Boys Town: A Haven for Hooligans


When Spencer Tracy won an Oscar for the second year in a row (after Captains Courageous (1937)), he was very grateful toward the man who inspired his character in Boys Town, the real-life Father Flanagan. As the story goes, an MGM publicity person announced that the star would donate his Oscar to Flanagan, which was never Tracy’s intention. “I earned the damn thing. I want it”, was his reply. However, it’s hard to take back words and Flanagan’s operation ended up getting an Oscar – although not Tracy’s.

The story begins with a man about to be executed in prison. Father Flanagan (Tracy) is there to give him a few last words of solace. After listening to a sad story of how his career of crime started already when he was a child because of a lack of parents and any kind of support from society, Flanagan can’t stop thinking about how the man’s soul could have been saved at an early age. His first idea is to buy a house that would function as a sanctuary for young boys who are at risk of resorting to crime as a path to survival. Coming up with the funds for the house becomes a challenge and Flanagan is initially battled by a local Omaha newspaper whose owner doesn’t believe in turning the other cheek to juvenile delinquents.

Increasingly more in debt, Flanagan then comes up with his craziest idea yet – building a “Boys Town”, a community of houses where hundreds of boys are offered a fresh chance in life.

Tracy carries the movie a long way
The actual Boys Town was built in 1921 and still serves as a center in Nebraska for troubled youths; earlier this year, a canonization process was also started for Father Flanagan. Norman Taurog’s film version of his story is a classic, but one that modern audiences are likely to find a little too sugary. In Tracy’s portrayal, Flanagan is more or less already a saint who cares about nothing else than finding a good home for each and everyone of “his” boys. The fact that he’s irresponsible regarding everything that concerns money complicates his character a little bit, but not much. Tracy’s enthusiasm and warmth makes even that trait look charming, especially in his amusing scenes with a local store manager (Henry Hull) who reluctantly helps Flanagan get started with his project.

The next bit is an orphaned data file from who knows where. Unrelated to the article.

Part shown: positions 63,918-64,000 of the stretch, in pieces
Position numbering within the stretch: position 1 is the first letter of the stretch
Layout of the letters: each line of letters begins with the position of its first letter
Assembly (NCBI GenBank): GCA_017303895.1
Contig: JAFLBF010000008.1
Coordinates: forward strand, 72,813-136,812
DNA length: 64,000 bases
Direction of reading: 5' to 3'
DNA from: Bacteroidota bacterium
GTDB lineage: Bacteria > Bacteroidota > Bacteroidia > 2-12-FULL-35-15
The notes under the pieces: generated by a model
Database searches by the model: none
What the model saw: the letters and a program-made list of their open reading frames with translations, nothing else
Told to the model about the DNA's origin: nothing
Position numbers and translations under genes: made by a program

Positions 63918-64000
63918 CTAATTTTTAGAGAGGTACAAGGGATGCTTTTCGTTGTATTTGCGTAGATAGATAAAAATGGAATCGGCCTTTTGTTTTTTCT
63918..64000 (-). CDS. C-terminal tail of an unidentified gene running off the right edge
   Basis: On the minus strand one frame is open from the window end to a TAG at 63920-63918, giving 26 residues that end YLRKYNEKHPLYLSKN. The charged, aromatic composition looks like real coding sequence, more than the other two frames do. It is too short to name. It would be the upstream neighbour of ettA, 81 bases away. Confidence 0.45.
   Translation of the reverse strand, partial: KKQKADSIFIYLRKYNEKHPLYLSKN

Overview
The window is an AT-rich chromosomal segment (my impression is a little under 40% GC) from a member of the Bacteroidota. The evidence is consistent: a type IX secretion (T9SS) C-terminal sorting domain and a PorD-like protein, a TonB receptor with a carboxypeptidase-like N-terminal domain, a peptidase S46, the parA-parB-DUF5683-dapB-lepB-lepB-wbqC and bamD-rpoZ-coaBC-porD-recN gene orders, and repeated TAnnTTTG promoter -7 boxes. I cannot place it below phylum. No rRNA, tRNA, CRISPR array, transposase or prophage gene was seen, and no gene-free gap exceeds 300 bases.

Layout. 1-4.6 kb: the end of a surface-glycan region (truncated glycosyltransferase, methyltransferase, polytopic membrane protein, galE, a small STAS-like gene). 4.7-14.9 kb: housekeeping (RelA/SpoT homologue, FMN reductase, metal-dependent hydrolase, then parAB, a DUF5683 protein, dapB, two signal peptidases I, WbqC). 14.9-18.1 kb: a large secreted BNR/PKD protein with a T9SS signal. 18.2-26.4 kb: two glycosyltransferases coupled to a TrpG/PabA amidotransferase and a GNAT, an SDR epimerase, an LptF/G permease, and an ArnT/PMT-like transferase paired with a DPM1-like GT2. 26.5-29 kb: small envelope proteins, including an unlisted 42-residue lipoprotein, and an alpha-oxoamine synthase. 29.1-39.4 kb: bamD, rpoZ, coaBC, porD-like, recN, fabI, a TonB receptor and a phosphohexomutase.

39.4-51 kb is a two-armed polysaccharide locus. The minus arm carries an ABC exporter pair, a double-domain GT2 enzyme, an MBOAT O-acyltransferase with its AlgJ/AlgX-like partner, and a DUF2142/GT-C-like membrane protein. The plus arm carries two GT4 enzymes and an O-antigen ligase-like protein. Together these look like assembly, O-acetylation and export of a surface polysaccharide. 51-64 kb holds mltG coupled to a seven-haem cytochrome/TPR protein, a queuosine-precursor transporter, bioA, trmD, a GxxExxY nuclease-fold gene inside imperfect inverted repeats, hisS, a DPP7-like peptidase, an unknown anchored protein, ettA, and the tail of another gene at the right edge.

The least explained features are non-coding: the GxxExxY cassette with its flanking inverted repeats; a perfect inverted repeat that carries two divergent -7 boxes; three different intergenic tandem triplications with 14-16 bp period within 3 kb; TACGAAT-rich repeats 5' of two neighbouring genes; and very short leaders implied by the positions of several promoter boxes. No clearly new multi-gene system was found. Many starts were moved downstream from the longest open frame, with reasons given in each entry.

Tracy carries the movie a long way, but gets excellent support from Mickey Rooney in one of his most memorable roles as Whitey Marsh, one of the toughest nuts to crack at Boys Town. The 18-year-old actor lends his character a generous amount of humor and feeling; we may never believe that he’s as bad as he’s trying to convince his peers of, but his journey to maturity becomes entertaining and dramatic, especially in the second half when he gets involved with his no-good older brother.

There’s a huge amount of goodwill surrounding not only this old-fashioned movie, but also the Boys Town that inspired it. The sentimentality would have crushed the story had it landed in lesser hands than these filmmakers, but they pull off the task of making us care what happens to Flanagan and his protégés. 

Boys Town 1938-U.S. 96 min. B/W. Produced by John W. Considine, Jr. Directed by Norman Taurog. Screenplay: John Meehan, Dore Schary. Story: Eleanore Griffin, Dore Schary. Cast: Spencer Tracy (Father Flanagan), Mickey Rooney (Whitey Marsh), Henry Hull (Dave Morris), Gene Reynolds, Leslie Fenton, Addison Richards. 

Trivia: Freddie Bartholomew was allegedly considered for a role. Followed by Men of Boys Town (1941); Rooney played Flanagan in the TV movie Brother’s Destiny (1995).

Oscars: Best Actor (Tracy), Original Story. 

Quote: “Eternity begins in forty-five minutes, Dan.” (Tracy to a man on death row)

Last word: “When I was assigned to write the script of ‘Boys Town’, I felt that what I had heard of Father Edward J. Flanagan and his famous Home for boys must be too good to be true.” (Meehan,


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